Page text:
Recreational enthusiasts of the various towsports often get so caught up in the fun of waterskiing and wakeboarding that they don’t think about body position. Sound like you? Correct body position makes learning and improving easier, affecting your success on the water. The pros know that body position is the foundation of consistent performance and rapid advancement.
Most towsports, including wakeboarding and waterskiing (on two skis, slalom, trick skiing and barefooting), share the same body-position fundamentals. The only thing that changes is the position of your feet — side by side for two skis and barefoot, one foot in front of the other for slalom and tricks, and sideways for wakeboarding. Optimal body position focuses on four key areas of your body:
3) Hips/seat, back and head
4) Shoulders, arms and hands
Body position starts with your feet. Towsports are lower body activities, just like snow skiing. The lower body provides the balance, stability and power while the upper body remains quiet. Imagine that the tow line merely connects you to the boat and don’t put any added pressure on it.
To make your lower body most effective, consider that the job of your feet is to support all of your weight. Just like in snow skiing, ice skating or golf, the feet provide the foundation for balance, stability and power. To achieve this powerful position, distribute your weight evenly over your feet, from heel to toe and from side to side. Doing so keeps your body weight centered over your feet, which is the core element of balance, either on skis, a wakeboard or your bare feet.
Because they are continuously moving forward, skimming across the water, towsports enthusiasts often stand heel heavy, which diminishes their balance. To correct this in your own riding, relax your calves and heels. Use the entire surface of your feet to support your weight. Particularly in barefoot skiing, where the surface area is very small, using your feet effectively is important for consistency, and when learning more difficult tricks, like a front-to-back 180 turn.
The common admonition in towsports is “bend your knees,” which is correct. But too often when recreational skiers and wakeboarders think about bending their knees, they drop their hips and seat away from the boat, which means they are no longer balanced over their skis or board.
Instead, think about flexing your ankles, like a snow skier traversing moguls, a ballet dancer in a plie position, or a floor gymnast starting and landing a trick. The same ankle fl exion works for towsports. It distributes your body weight evenly over your feet, providing optimal balance and thus giving you better control of the ski or wakeboard. By focusing on flexing your ankles, your knees will automatically bend and your hips will line up over your feet. It is helpful to practice this on land — maybe even while holding a tow rope — before taking it to the water.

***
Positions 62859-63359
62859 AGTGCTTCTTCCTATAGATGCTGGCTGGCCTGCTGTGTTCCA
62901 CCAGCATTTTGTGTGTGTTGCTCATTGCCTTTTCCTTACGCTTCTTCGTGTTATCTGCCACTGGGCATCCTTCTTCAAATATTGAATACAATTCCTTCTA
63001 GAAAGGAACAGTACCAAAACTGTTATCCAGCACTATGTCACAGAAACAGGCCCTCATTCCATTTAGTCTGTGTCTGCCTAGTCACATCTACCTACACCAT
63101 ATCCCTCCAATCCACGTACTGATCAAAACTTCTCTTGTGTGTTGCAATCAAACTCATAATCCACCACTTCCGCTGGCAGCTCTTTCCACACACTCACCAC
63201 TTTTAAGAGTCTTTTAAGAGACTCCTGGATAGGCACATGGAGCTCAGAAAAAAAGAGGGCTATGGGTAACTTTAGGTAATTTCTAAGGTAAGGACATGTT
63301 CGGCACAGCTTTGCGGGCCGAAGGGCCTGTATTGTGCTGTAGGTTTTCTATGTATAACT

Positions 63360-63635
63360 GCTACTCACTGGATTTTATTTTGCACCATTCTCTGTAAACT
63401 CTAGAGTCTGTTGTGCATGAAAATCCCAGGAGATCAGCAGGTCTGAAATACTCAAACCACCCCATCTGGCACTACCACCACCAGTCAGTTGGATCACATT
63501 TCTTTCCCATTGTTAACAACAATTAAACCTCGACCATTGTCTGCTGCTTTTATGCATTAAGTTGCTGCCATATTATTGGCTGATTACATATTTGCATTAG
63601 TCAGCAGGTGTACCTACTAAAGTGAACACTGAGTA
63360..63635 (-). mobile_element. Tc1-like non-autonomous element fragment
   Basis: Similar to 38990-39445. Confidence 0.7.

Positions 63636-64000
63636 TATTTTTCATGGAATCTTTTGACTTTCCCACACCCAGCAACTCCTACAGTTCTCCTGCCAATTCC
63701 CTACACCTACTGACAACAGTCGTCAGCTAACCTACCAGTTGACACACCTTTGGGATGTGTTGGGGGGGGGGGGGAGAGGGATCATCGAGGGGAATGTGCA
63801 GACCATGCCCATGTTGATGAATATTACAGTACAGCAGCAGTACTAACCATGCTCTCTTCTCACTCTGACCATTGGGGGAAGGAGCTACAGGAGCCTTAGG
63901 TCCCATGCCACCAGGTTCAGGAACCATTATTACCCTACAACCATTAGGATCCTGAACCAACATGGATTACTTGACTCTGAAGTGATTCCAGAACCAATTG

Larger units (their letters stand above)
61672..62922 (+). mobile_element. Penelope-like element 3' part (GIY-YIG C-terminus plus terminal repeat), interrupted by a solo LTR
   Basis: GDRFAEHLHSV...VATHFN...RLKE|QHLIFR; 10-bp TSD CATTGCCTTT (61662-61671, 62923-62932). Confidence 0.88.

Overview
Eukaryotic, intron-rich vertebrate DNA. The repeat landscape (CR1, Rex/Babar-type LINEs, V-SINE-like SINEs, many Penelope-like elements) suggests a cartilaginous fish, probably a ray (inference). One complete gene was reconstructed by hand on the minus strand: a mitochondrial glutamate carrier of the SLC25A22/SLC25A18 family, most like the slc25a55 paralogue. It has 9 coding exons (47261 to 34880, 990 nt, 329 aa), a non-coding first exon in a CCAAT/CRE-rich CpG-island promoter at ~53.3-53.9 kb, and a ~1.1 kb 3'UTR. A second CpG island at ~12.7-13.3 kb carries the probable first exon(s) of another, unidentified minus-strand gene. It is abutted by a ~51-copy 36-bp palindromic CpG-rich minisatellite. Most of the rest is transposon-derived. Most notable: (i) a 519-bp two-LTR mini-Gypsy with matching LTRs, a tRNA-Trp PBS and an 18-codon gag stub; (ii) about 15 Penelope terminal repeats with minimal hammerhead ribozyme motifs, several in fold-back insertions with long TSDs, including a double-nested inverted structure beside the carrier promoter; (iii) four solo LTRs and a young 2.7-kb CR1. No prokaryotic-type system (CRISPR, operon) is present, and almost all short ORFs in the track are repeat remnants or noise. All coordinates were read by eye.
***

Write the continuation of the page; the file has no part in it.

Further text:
Hips/Seat, Back and Head
When it comes to your core and upper body, you want to achieve a stacked body position — your head in a vertical line with your hips and your feet. Remember how your mom nagged you about good posture? This is what she was talking about. No slouching please. Because this upright posture places your upper body over your feet, your balance is optimal, and the likelihood of falling is greatly reduced.
Shoulders, Arms and Hands
An upright posture places your upper body in the best position to absorb the pull from the towboat. Beginning towsports enthusiasts let their shoulders and arms stretch out to the boat, which places them off balance and makes them vulnerable to falling forward (the dreaded face plant).
To get into a stronger position, keep your shoulders in and down (away from your ears) and put a small amount of bend in your elbows, placing them near your hips. Then lower your hands so that the handle is at your waist. This position permits some give to absorb the line’s pull. You will be using your lats, biceps and triceps to achieve this position. Keep your grip on the handle relaxed. Too tight a grip creates tension in your upper body.
Again, it is helpful to get a handle and practice on land first. Then, when you take it to the water, your weight will be perfectly balanced and you will enjoy an effortless pull down the water.
As you improve and begin focusing on more advanced skiing or wakeboarding, remember that this body position should never change. Make sure you are maintaining the same balanced, strong body position when you are crossing the wake, making a slalom turn or doing wakeboard jumps or tricks. Eventually good body position will become second nature to you. You will be amazed at how quickly you advance, and how much fun you will have with your favorite tow sport.